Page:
Gosnells could be home to a new military facility if a defence industry expert’s plan comes to fruition.
Billed as the Champion Defence Facility, the site could occupy 583 hectares between Tonkin Highway and Champion Lakes, making it twice the size of Campbell Barracks with potential for more than 4180 homes on residential land.
It’s the brainchild of Lance Scott, the WA president of the Royal United Services Institute for Defence and Security Studies, and while he readily admits the plan is still just a public conversation, he has already had discussions with City of Gosnells Mayor Terresa Lynes and Deputy Mayor Adam Hort.
He said the placement of facilities in the eastern suburbs during the Hawke and Keating governments had left WA defence without certain types of basic facilities, and that current discussions around the enhancement of defence in WA were well-meaning but focused in the wrong direction.
“When the discussion came about moving units into WA, it seems obvious that the types of units you’d want to move into WA would need the types of facilities we don’t actually have in WA anymore,” he said.
“So there needed to be a new location.
“I looked around and it turns out that a really nice precinct along Tonkin Highway opposite Champion Lakes was perfectly located.
“It’s on a main supply route with major highways connecting straight to Perth airport, a super-convenient location to get to Jandakot airport, airfields and ports like Fremantle and Stirling.
“It’s not in the most expensive real-estate in Perth which is always good for anything the government’s going to be involved in, and it’s in enough space to build a facility that would punch on for more than 100 years.”
He said the most crucial aspect of his proposal would be gaining the support not only of the government, but of local residents.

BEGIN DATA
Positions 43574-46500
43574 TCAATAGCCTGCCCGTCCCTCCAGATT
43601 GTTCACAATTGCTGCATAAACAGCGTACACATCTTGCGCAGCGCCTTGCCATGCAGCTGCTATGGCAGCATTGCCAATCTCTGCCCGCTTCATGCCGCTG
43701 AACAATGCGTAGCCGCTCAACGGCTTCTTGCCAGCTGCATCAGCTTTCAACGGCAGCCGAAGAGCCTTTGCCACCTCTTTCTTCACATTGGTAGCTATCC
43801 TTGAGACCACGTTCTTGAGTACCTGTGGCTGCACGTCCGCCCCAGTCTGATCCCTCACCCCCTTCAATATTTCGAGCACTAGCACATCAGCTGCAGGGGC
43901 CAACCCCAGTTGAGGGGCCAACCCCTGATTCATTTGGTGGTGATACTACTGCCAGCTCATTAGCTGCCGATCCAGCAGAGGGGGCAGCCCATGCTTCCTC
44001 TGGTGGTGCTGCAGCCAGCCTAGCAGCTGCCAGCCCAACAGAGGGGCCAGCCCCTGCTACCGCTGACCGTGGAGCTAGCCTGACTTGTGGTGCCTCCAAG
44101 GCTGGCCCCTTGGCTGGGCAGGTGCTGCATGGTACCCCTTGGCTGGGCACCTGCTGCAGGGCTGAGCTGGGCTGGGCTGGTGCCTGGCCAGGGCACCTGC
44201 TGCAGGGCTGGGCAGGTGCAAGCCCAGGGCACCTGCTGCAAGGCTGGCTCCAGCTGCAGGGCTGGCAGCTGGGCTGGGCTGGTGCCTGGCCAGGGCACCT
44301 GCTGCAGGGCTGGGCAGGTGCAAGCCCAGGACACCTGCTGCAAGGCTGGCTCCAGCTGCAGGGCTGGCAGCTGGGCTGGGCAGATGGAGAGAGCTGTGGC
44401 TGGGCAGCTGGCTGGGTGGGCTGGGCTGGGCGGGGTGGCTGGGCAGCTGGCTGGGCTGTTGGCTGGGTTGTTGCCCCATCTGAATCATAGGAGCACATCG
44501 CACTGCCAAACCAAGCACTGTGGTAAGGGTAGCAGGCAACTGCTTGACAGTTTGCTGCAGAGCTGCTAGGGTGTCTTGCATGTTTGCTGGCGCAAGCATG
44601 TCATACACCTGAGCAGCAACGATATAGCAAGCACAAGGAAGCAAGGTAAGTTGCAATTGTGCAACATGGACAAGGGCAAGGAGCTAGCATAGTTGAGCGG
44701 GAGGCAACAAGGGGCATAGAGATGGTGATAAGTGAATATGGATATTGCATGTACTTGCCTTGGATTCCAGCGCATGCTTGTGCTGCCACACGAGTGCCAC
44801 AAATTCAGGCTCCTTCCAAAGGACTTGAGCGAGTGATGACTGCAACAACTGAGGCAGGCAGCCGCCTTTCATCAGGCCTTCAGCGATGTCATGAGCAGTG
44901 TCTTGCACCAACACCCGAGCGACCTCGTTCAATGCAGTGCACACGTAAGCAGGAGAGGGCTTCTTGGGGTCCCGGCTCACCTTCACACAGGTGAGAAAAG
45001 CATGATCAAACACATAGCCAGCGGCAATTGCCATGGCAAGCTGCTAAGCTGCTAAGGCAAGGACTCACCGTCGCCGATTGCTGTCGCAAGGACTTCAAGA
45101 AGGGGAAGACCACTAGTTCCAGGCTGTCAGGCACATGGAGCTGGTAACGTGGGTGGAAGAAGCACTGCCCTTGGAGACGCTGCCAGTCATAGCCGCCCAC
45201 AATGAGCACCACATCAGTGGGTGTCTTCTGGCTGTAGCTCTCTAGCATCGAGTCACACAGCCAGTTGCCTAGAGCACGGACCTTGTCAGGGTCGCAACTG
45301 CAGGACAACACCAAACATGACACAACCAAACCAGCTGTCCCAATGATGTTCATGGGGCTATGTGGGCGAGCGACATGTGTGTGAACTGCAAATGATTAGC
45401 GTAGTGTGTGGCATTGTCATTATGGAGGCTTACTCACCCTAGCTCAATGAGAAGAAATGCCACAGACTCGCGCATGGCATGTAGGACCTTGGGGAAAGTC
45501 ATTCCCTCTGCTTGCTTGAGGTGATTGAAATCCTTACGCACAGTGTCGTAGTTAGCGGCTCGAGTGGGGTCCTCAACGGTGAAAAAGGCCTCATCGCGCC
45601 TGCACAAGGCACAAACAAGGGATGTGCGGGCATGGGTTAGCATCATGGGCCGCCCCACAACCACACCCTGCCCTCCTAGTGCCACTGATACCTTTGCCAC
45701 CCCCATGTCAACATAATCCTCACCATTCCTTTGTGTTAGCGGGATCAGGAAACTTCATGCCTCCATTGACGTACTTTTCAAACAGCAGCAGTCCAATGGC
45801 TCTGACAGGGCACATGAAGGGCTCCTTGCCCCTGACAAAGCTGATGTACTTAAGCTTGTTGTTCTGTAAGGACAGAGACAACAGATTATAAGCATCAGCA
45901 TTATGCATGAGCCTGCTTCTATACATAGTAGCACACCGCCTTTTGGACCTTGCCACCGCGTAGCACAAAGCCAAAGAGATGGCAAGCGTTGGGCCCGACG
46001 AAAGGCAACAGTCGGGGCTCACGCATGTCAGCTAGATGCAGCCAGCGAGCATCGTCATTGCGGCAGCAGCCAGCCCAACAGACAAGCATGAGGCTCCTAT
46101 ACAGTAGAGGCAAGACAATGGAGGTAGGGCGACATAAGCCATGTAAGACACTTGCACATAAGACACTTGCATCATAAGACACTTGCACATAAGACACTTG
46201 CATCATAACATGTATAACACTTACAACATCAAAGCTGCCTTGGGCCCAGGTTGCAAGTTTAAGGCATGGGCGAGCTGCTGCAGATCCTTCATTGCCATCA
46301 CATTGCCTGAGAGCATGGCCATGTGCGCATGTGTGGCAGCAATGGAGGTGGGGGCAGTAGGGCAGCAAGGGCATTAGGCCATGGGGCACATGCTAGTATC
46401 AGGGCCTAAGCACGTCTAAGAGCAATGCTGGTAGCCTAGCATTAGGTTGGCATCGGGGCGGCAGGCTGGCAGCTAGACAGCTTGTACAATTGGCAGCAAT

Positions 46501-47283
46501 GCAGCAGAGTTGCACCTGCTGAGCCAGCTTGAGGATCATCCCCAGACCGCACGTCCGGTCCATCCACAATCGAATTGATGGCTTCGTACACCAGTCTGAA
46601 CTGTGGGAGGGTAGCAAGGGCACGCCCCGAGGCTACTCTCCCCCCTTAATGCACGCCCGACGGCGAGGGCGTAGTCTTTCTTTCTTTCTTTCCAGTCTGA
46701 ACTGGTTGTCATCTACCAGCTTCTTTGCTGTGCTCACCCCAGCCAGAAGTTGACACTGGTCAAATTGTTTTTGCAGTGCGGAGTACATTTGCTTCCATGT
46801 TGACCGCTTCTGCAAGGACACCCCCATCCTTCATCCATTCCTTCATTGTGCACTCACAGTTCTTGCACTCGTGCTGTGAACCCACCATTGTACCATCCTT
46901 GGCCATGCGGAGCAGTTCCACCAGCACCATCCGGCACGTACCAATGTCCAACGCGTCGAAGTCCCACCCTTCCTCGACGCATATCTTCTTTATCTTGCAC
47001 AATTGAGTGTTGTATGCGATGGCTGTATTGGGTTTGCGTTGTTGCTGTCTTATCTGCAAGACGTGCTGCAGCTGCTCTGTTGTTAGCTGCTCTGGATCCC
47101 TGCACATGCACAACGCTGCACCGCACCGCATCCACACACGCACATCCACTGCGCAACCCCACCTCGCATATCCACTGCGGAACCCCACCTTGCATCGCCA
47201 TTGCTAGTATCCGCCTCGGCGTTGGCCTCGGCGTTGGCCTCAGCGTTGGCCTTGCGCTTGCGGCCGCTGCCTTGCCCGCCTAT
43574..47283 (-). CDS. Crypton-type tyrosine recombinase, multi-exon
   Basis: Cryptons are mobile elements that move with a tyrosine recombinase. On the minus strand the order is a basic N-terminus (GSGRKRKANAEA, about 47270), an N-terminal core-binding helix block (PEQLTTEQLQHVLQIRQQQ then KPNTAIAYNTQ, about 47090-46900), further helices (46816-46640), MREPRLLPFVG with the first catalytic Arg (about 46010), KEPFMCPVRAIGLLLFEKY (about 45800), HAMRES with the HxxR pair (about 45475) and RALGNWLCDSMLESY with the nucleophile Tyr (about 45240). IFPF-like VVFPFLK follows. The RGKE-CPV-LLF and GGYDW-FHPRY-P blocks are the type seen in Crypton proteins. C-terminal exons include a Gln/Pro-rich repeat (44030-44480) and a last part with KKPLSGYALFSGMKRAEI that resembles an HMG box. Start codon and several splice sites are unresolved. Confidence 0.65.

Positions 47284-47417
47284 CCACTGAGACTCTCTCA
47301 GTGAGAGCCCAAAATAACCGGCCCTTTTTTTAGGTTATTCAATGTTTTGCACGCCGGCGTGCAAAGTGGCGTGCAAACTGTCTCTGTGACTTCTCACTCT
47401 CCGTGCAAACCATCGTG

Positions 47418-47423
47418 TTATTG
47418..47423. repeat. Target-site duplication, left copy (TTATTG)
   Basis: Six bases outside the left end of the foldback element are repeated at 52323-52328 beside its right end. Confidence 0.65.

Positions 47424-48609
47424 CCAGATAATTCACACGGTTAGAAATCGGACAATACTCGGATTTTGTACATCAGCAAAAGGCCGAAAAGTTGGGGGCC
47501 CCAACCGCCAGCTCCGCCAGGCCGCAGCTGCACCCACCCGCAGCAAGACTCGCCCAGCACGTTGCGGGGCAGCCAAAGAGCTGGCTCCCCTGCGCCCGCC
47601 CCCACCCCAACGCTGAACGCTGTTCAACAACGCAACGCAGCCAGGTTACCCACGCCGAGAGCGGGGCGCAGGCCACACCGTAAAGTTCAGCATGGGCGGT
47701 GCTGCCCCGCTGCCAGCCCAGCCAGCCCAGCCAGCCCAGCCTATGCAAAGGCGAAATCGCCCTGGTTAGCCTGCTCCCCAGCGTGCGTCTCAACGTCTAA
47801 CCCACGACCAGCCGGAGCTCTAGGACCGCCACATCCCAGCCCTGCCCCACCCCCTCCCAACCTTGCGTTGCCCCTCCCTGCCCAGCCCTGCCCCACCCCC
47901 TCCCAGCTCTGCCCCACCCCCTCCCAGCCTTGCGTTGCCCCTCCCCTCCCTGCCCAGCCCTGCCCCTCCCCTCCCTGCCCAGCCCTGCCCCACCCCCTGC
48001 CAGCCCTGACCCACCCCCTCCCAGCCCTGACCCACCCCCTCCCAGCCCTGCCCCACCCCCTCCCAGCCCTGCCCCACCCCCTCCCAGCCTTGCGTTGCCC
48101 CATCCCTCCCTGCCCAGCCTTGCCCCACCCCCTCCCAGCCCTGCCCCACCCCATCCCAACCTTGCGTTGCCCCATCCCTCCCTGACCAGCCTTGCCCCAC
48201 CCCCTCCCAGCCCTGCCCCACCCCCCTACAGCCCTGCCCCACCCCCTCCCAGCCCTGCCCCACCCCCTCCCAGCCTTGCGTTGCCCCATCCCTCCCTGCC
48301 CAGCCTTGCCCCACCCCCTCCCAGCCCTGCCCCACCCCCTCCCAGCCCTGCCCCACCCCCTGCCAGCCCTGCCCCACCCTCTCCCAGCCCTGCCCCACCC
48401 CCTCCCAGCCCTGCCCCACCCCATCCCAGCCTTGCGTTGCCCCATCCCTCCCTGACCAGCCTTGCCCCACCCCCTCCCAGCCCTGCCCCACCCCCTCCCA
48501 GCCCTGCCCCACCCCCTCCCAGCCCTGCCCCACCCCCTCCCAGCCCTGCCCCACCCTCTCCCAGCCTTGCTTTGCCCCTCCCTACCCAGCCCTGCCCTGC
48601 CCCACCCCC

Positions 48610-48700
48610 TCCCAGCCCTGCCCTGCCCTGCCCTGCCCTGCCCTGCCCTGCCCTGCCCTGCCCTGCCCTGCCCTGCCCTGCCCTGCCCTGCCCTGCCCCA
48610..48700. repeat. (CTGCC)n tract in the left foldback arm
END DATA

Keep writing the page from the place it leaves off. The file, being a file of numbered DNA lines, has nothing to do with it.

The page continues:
“It would be considered in all decision-making circles as a little bit terrifying if they didn’t already know how the public felt about the new facility.
“Nobody wants to make a decision and have 400 protesters turn up and make a scene.
“I strongly suspect that before this plan could go anywhere, there would have to be a really clear indication from local government, from the local community, that there is the desire and it would be welcomed, the discussion would be welcomed, or it wouldn’t go anywhere.
“The government wouldn’t take it on if they thought anyone in the local sphere was going to fight it.”
And while his proposal is little more than a thought bubble – he admits that it were to get the go-ahead today, the first stage of development would be at least ten years away – Mr Scott already has an idea in mind for occupancy of the facility.
“We need a unit that defence has already kind of put somewhere out of harm’s way because they don’t know where to put it.
“The unit we should be asking for is the 3rd/4th Cavalry Regiment.
“In the big shake-up when they moved everything around out at Darwin, that Cavalry Regiment got moved from Queensland to Puckapunyal and put into suspension because Defence didn’t know where to put them, they had no facilities to base a cavalry regiment.
“That regiment would be ideal for this particular facility and appropriate for the defence of a vast state like WA.”
Mayor Terresa Lynes confirmed she had met with Mr Scott over his proposal, adding that the land had “significant potential” and she looked forward to the development of the land and the benefits it would bring to the community.